Finally, as a unified nation, we will able to fully realize our power as a people. Then, we will not be satisfied with the status quo even when it represents an improvement over the past. We will aspire to even greater things. We must be able to envision a Liberia that will not only be a responsible member of the world community but a global leader in our own right. I believe this is our destiny!

National Unity: A Critical Challenge
Kenneth Y. Best

I would first like to thank One Liberia for organizing this important initiative to celebrate Liberia’s Unification Day 2010. Unification Day is important to all of us Liberians because it is the one day on which we should recognize the importance of unity and unification. The problem that developed from the beginning of the republic was that too many people were marginalized and this wasn’t really corrected until 1980. It wasn’t then either; but it led us to 1980 and also to the war.

The time has come for all Liberians to realize that we are one people and that we should do everything in our power to promote, encourage and foster unification and national unity, because in unity there is strength. We can do nothing in this country unless we are united as one people.

We should strive to develop our national character in the most positive way so that all of our people will feel themselves Liberians first and foremost, before they even consider themselves as individuals. And they should do everything possible to promote the national cause.

National unity is critical to the future of our country. Through national unity, we can achieve anything possible. This country is rich in human and natural resources. We should unite, become very serious people, hard-working, become focused and develop a very strong work ethic to be able to make the best use of the immense resources which our beneficent Creator has endowed us with.

So that’s the challenge on National Unification Day. Actually, we should strive to make every day National Unification Day. When we wake up in the morning we think Liberia; we think of ourselves as Liberians first and foremost, and do everything possible to make sure that in all our thoughts and actions, we serve the common cause — the development and prosperity of our common patrimony, Liberia.

Kenneth Y. Best
Liberian Observer Corp.
www.liberianobserver.com

One Mo’ Round, Liberians: Meditation on Unification
C. Patrick Burrowes, Ph. D.

Liberians, how can I say who we are?

Every generation must carve a collective answer onto stately columns, only to watch the bug-a-bugs and matches turn their monuments to dust and ashes. Lean too heavily upon the pillars of others, even our parents, and we will surely fall. And fail.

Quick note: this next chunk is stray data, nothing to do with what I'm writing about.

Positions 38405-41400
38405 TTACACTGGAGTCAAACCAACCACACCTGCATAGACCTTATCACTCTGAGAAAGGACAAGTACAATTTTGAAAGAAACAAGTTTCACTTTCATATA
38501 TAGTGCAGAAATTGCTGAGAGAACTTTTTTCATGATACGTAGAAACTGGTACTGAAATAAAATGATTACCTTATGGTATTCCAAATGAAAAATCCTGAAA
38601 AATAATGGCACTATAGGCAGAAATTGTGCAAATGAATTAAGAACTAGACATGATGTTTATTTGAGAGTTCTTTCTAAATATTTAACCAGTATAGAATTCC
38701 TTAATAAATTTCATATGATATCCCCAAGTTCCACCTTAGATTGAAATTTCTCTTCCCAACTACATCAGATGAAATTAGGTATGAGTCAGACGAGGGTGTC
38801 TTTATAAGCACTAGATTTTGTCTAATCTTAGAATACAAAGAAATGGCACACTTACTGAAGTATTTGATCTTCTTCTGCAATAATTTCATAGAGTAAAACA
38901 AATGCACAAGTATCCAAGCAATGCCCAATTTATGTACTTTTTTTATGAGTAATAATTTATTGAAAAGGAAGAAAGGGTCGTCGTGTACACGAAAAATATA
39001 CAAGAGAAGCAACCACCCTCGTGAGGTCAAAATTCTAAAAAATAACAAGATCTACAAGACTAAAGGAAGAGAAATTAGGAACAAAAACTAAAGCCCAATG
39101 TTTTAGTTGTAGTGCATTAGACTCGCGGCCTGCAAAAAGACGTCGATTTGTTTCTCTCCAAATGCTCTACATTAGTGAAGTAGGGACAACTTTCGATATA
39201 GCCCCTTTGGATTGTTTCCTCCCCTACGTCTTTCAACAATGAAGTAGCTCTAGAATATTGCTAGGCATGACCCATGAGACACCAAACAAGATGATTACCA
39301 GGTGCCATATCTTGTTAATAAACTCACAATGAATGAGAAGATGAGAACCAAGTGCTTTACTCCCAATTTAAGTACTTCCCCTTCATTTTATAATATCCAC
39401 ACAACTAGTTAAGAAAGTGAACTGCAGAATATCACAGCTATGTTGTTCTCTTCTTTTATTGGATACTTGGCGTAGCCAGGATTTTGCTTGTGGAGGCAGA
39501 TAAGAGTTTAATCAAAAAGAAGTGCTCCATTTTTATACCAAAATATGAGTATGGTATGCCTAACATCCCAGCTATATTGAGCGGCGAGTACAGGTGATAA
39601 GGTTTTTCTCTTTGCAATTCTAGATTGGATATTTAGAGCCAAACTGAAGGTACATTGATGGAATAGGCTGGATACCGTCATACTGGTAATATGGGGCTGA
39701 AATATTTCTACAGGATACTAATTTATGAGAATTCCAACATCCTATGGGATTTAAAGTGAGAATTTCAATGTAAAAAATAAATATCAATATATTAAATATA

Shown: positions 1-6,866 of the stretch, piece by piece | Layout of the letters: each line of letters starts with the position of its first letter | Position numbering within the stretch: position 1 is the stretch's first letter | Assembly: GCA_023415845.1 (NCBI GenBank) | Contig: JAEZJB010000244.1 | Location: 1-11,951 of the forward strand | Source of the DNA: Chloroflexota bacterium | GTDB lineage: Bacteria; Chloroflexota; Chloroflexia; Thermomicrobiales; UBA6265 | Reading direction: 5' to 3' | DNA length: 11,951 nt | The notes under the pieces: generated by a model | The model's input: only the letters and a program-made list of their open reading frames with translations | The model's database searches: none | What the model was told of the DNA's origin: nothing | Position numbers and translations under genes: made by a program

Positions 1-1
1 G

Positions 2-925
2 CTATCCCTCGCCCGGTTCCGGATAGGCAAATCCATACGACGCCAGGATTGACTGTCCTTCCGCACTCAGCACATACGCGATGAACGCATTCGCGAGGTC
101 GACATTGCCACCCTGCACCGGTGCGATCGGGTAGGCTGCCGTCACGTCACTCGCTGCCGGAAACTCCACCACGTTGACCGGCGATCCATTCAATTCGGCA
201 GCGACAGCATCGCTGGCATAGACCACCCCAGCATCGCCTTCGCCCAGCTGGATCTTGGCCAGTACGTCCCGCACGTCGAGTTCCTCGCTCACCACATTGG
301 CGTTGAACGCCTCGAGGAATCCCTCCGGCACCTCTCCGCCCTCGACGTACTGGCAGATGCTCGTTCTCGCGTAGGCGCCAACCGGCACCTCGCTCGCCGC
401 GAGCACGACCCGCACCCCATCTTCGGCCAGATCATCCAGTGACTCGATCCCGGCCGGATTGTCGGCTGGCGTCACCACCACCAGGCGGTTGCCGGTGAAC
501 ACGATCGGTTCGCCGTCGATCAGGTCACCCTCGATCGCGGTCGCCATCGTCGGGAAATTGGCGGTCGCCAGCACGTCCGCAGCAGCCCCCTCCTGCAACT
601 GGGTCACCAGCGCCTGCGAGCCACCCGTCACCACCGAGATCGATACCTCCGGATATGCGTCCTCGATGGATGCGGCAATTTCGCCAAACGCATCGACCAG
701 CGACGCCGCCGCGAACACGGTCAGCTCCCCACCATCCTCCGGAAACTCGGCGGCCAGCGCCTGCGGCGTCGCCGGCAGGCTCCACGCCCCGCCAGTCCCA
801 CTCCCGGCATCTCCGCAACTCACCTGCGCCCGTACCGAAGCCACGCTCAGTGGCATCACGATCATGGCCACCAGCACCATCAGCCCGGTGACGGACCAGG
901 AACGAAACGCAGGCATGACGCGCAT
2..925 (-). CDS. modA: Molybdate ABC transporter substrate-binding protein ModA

The journey forward begins within.

There are no prophets on the payroll of the United Nations, the IMF or USAID. There is no hidden codex in their shiny temples. No edicts from Sodom will save us from this wilderness. We are the messengers for whom we have been waiting.

Who are we?

The answer lies in the ancient cadences of village life, the habeas corpus of the court houses, and the “with sad regret” of the National Gazettes. It echoes, too, in the lingua franca of the markets, the calls of the carboys on the holeh-holehs. From Arthington to Zwedru after every football goal is scored, our communal chords touch Heaven’s floor. “Ah yah, one mo’ round, Liberia got the game.”

Those with eyes, come see us curtseying in the Grand March, buying mammie-put-de-peppeh at recess. And, after the official July 26 Oration is over, riding the riddem of the Army Band as one with fellow revelers, chanting “Care me hafway, care me hafway, care me halfway, ehn Ah will neva lee you.” Truth, wasting in the streets.

Let us, you and I, turn from Satan’s altar – this puerile and futile pursuit of purity. I am a Kru boy named Benedictus, a half-Chinese child in Lakpazee, a Muslim girl at Convent, my Krahn family came after the Congos. So what? Put my name in the pot, and build the table bigger.

All of our frailties some trace back to our fathers’ mothers’ fathers, insisting a stillbirth would have been better than birthing pain. Has there ever been a nation without its antagonisms, its angers, its antipathies? Ask Khufu. Ask Samori. Ask Mandela. How did Kemit thrive for 5,000 years while raising pyramids high above the sands?